The American Revolution almost never happened. The British had a highly placed spy among the Americans providing intelligence on their secret meetings. A few days before the Battles of Lexington and Concord and the "shot heard round the world," General Thomas Gage, the British military governor in Massachusetts, received a letter from Lord Dartmouth, the British secretary for the American colonies, urging him to arrest the leaders of the American independence movement. But Gage left the leadership alone and chose to target their weapons supply at Concord instead. The rest, as they say, is history.
As children, many of us heard the poem "Paul Revere's Ride" by Henry Wadsworth Longfellow. It begins:
"Listen, my children, and you shall hear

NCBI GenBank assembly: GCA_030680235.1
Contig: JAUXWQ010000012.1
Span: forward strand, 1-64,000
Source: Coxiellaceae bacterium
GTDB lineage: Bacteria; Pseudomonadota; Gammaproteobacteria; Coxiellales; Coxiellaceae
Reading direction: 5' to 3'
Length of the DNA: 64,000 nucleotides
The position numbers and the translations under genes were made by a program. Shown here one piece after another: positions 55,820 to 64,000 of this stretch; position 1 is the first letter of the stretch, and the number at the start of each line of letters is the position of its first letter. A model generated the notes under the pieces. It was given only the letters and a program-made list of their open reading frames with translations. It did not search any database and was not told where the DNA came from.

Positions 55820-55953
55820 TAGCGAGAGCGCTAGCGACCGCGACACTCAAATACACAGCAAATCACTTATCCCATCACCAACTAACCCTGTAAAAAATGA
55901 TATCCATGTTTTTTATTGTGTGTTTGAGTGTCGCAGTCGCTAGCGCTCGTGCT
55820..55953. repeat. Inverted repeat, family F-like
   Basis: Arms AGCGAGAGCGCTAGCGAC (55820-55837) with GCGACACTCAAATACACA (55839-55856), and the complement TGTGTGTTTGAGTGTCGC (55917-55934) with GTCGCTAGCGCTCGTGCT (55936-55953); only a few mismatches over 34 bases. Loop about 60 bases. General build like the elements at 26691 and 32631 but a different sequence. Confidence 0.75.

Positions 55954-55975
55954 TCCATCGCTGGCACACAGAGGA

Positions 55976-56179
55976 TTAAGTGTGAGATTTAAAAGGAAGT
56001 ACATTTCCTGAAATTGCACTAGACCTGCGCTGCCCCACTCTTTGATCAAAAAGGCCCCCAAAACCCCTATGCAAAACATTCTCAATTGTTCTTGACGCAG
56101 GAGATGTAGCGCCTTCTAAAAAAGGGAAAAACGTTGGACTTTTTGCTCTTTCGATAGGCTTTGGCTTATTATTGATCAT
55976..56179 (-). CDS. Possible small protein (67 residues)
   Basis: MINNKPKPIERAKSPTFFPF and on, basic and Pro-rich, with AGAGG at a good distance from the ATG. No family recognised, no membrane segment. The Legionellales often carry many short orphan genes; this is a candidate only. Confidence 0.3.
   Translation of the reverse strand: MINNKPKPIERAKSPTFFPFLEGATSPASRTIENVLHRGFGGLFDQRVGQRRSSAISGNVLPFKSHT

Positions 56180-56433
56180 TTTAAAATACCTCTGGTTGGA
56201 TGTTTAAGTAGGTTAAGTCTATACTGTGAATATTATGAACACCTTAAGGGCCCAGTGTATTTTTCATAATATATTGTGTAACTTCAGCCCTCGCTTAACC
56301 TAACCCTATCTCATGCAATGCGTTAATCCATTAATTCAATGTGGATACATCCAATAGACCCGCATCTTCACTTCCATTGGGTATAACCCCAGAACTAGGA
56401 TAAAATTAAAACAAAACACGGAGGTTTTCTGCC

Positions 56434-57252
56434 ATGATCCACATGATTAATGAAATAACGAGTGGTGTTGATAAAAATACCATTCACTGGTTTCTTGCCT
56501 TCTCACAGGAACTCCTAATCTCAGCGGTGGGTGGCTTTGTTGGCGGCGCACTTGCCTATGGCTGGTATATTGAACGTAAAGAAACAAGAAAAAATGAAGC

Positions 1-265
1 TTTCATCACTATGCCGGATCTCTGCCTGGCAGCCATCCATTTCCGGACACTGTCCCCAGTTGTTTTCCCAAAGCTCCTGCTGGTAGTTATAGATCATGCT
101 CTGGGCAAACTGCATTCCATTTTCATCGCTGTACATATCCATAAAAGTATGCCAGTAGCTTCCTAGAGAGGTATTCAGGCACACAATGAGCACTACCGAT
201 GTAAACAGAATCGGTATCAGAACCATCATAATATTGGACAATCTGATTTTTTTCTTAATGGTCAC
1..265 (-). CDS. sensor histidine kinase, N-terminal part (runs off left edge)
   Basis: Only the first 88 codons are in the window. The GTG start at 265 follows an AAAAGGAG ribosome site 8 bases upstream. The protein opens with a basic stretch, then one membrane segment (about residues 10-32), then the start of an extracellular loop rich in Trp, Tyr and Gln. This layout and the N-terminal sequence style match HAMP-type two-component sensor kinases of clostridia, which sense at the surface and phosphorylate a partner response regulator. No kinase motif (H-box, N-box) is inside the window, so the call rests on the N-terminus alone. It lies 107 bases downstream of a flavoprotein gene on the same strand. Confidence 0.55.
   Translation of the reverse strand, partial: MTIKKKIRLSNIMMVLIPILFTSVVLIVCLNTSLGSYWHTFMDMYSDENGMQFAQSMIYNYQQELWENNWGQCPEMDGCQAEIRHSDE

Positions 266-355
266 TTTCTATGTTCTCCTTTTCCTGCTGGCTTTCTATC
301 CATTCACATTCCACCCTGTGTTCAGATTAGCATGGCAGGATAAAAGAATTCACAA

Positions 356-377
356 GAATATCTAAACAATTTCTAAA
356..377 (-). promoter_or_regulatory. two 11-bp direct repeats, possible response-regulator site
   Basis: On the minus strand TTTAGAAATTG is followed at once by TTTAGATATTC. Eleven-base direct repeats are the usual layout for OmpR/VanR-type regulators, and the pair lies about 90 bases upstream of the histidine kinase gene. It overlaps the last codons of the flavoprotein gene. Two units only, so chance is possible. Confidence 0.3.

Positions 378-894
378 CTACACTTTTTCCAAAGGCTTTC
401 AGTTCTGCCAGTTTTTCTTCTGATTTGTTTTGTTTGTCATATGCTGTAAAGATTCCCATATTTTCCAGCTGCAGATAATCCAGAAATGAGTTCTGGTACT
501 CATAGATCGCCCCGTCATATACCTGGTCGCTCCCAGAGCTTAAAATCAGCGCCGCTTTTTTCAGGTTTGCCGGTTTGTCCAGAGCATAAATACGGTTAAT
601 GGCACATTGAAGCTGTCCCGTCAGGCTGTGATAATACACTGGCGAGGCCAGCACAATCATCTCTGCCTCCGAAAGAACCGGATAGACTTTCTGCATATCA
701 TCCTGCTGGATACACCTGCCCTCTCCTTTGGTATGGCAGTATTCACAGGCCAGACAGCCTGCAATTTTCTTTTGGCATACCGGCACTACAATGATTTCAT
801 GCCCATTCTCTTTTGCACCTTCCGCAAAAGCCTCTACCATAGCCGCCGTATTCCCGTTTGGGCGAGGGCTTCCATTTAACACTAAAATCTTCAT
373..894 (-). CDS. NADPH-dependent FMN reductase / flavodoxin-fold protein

Of the Midnight Ride of Paul Revere"
The poem also mentions the phrase "one if by land, two if by sea" because the Americans would hang one lantern in the Old North Church if the British planned to head for Lexington and Concord on land or two if the British went by ship. But how would the Americans know this? Just like the British had spies watching the Americans, the Americans had their own spies watching Gage and the British.
Even before the first shots of the Revolutionary War, the British and Americans were already locked in a shadow war. Each side faced the problem of counterintelligence, or the attempt to identify enemy spies in your ranks. But who was the leading figure in the revolutionary movement spying against his fellow Americans? The next post will talk about the interesting life--and mysterious death--of America's first traitor.
Source: National Archives, 535721